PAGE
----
Accidents can happen to both indoor and outdoor cats. Our Monterey Park veterinarians show how to identify a broken leg in your cat and what steps to take.
Cats Can Get Into Accidents
Cats are naturally playful and curious creatures, so they can sometimes get hurt. If your cat is injured, you might wonder if it's a serious issue or something that will heal by itself.
How To Tell The Difference Between Sprains & Breaks
Although the signs of a sprained leg and a broken leg are very similar, a sprain involves stretching, whereas a break is an injury to the bone.
Sprains and broken legs can both happen for various reasons, from car accidents to falls.
Signs & Symptoms of a Broken or Fractured Leg in Cats
If your cat shows any of the symptoms listed below, they may have a broken leg or another internal injury that requires immediate veterinary attention.
- Hissing or biting at you
- Refusal to put weight on the leg
- Crying or howling
- Noticeable bruising or swelling
- Refusal to groom
- Decreased appetite
- Visible deformity or open wound
If you believe your cat may have a broken leg, it's important to bring them to your vet as soon as possible. A broken or fractured bone can be very painful for your kitty. Cats are often stoic animals, but it's important to have your vet diagnose the problem and provide your cat with medication to help alleviate the pain.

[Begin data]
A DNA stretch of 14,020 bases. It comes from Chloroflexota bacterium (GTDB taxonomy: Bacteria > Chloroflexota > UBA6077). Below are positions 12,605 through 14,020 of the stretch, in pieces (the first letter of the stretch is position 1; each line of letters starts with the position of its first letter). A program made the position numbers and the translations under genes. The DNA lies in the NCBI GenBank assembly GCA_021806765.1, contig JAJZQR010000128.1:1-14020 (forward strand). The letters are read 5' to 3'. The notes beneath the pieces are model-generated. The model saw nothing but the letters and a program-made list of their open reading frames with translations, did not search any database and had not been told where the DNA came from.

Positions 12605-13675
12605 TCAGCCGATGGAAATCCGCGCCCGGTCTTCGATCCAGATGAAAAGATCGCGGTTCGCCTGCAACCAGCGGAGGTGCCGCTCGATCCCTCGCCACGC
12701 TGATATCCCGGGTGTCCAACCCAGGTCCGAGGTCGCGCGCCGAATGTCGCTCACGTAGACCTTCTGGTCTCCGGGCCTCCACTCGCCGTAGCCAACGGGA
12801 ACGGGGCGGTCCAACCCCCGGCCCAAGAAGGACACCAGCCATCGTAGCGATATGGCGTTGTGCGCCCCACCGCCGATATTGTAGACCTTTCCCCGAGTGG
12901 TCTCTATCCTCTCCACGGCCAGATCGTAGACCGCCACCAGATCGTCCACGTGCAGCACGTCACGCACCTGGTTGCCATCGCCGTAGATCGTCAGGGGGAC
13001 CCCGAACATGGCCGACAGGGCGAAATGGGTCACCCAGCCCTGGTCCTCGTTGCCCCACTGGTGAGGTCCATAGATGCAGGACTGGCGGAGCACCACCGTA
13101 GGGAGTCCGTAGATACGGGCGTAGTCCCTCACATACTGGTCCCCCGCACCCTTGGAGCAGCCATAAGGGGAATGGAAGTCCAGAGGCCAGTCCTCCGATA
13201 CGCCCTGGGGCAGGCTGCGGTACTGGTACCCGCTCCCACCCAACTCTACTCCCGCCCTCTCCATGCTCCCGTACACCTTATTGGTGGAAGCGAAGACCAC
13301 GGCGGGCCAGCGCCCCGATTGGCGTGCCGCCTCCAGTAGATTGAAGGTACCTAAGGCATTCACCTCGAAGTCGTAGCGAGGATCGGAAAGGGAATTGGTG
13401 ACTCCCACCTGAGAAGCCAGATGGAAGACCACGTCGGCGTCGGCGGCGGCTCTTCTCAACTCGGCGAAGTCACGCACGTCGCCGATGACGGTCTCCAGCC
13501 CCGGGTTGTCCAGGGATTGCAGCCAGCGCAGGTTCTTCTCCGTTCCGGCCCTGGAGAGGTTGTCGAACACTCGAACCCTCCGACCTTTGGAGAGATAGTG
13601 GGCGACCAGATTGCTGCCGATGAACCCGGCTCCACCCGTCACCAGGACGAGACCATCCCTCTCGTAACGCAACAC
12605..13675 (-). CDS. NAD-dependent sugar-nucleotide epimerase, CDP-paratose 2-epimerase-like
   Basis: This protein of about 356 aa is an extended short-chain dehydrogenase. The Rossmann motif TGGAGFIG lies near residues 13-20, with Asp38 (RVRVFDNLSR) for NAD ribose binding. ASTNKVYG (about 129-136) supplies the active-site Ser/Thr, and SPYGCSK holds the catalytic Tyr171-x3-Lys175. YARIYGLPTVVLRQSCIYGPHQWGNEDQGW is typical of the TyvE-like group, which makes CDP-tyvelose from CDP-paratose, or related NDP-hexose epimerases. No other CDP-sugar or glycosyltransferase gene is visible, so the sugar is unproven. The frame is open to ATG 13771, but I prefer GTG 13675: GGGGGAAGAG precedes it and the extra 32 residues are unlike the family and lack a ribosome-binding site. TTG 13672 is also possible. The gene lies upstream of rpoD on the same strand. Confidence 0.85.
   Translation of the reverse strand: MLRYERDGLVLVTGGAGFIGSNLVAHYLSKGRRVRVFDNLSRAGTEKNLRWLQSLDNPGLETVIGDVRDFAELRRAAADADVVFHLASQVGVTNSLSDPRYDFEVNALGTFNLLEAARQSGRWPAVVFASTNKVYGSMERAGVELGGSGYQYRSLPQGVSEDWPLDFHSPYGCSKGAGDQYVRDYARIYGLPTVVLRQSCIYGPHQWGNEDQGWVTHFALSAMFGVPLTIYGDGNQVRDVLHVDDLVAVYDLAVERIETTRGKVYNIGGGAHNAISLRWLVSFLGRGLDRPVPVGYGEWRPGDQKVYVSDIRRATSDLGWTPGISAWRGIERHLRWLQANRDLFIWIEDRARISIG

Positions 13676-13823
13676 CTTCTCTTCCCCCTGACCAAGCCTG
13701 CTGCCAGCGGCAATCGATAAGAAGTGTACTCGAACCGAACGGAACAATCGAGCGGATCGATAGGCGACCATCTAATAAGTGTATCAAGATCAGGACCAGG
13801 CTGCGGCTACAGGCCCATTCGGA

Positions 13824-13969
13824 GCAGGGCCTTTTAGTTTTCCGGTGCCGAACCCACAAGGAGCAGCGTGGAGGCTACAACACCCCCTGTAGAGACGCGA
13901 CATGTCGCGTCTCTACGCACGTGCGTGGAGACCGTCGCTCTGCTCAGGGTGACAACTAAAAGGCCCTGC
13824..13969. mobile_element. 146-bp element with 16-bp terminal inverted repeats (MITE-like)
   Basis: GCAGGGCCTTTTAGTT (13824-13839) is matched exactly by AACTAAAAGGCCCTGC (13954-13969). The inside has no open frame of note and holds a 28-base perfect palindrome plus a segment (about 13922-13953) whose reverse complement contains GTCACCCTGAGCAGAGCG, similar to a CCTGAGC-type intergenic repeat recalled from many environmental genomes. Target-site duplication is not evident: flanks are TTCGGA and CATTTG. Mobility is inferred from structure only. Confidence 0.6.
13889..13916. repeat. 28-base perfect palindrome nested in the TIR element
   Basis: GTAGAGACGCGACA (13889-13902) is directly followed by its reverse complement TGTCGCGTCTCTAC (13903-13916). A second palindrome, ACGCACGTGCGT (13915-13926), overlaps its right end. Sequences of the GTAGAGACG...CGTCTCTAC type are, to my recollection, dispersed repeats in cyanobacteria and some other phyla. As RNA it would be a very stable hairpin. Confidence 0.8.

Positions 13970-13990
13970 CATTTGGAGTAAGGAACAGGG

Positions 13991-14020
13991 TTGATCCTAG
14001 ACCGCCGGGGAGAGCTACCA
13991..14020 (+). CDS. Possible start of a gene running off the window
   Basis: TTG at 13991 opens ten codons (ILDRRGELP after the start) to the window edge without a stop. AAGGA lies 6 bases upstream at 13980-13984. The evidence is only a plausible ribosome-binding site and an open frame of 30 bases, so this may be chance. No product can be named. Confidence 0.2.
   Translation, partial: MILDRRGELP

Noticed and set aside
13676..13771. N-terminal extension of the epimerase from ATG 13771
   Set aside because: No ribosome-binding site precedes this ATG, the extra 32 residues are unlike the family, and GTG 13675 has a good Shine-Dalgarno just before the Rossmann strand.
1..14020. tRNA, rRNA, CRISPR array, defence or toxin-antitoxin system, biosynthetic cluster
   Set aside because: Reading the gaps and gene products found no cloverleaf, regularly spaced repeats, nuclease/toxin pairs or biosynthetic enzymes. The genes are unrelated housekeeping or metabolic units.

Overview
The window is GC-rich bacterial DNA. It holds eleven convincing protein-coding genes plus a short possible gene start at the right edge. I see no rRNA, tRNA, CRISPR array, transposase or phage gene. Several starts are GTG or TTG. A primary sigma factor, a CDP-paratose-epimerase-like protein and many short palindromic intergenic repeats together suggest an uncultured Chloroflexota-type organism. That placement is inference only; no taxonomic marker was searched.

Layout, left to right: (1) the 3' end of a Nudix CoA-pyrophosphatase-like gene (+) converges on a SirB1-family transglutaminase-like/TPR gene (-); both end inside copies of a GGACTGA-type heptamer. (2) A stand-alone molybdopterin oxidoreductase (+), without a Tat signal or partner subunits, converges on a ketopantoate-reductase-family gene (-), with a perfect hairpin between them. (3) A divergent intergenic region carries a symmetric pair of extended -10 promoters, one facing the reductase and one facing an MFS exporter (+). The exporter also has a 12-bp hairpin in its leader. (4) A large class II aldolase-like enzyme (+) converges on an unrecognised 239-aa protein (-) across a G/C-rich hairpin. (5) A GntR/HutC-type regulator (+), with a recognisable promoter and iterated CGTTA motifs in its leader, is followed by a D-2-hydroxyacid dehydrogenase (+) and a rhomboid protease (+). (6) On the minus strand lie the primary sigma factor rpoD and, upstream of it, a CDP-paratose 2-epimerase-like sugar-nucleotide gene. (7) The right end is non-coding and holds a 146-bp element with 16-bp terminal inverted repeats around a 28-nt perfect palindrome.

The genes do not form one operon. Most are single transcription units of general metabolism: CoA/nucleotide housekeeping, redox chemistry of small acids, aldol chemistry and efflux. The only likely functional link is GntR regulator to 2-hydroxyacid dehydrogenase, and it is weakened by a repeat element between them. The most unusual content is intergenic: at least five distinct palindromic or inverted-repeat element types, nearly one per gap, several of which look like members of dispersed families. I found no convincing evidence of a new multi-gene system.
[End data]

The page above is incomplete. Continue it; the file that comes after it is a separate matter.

Steps To Take If You Think Your Cat Has a Broken Leg
If you suspect your cat has a broken leg, act quickly.
Gently wrap your cat in a towel or blanket to keep them warm. Try to keep them still to avoid worsening the injury.
Call your emergency vet clinic and tell them what has happened and that your cat needs urgent veterinary care.
Stay composed and follow any instructions given to you by the veterinary professional on the phone. Then, bring your injured cat to the emergency animal center as fast and safely as possible.
Treating Cats With Broken Legs
Upon arrival, the vet will provide immediate care to your kitty, which may include intravenous fluids, pain relief, and/or ventilation. Once your cat is stable and comfortable, the vet will explain the various treatment options available and advise you on which treatment will be best for your feline companion.
Your vet may recommend non-surgical treatments, such as cage rest, a cast, or a splint, to help your cat's broken leg heal, but surgery will be needed in many cases. If your cat's injury is complex, a veterinary surgeon might need to be called in to perform the operation.
If your cat stays overnight, inquire about visiting hours and get an update from the vet.
Caring For Your Cat's Broken Leg At-Home
The vet will give you specific instructions for home care.
You will probably need to restrict your cat's activities. It's essential to prevent your cat from jumping and running so the injury can heal as quickly as possible.
Keep your cat in a warm, safe space. Ensure easy access to food, water, and any prescribed medications. Remember, your cat's health and comfort are top priorities. Following these steps will help your feline friend recover smoothly.Note: The advice provided in this post is intended for informational purposes and does not constitute medical advice regarding pets. For an accurate diagnosis of your pet's condition, please make an appointment with your vet.